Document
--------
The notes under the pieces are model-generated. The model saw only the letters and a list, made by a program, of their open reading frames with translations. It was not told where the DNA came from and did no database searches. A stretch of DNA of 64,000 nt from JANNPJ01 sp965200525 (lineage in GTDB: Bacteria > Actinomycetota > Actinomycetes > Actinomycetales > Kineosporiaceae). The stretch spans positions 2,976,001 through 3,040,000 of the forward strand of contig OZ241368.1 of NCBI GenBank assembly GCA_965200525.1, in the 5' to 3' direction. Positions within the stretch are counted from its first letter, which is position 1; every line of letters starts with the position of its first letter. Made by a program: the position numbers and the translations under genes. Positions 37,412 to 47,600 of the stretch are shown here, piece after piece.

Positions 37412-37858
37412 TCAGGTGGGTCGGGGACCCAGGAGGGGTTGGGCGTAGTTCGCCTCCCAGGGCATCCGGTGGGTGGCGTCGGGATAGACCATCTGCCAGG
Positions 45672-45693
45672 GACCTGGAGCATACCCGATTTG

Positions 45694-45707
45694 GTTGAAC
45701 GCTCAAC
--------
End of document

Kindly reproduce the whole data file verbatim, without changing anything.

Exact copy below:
The notes under the pieces are model-generated. The model saw only the letters and a list, made by a program, of their open reading frames with translations. It was not told where the DNA came from and did no database searches. A stretch of DNA of 64,000 nt from JANNPJ01 sp965200525 (lineage in GTDB: Bacteria > Actinomycetota > Actinomycetes > Actinomycetales > Kineosporiaceae). The stretch spans positions 2,976,001 through 3,040,000 of the forward strand of contig OZ241368.1 of NCBI GenBank assembly GCA_965200525.1, in the 5' to 3' direction. Positions within the stretch are counted from its first letter, which is position 1; every line of letters starts with the position of its first letter. Made by a program: the position numbers and the translations under genes. Positions 37,412 to 47,600 of the stretch are shown here, piece after piece.

Positions 37412-37858
37412 TCAGGTGGGTCGGGGACCCAGGAGGGGTTGGGCGTAGTTCGCCTCCCAGGGCATCCGGTGGGTGGCGTCGGGATAGACCATCTGCCAGG
Positions 45672-45693
45672 GACCTGGAGCATACCCGATTTG

Positions 45694-45707
45694 GTTGAAC
45701 GCTCAAC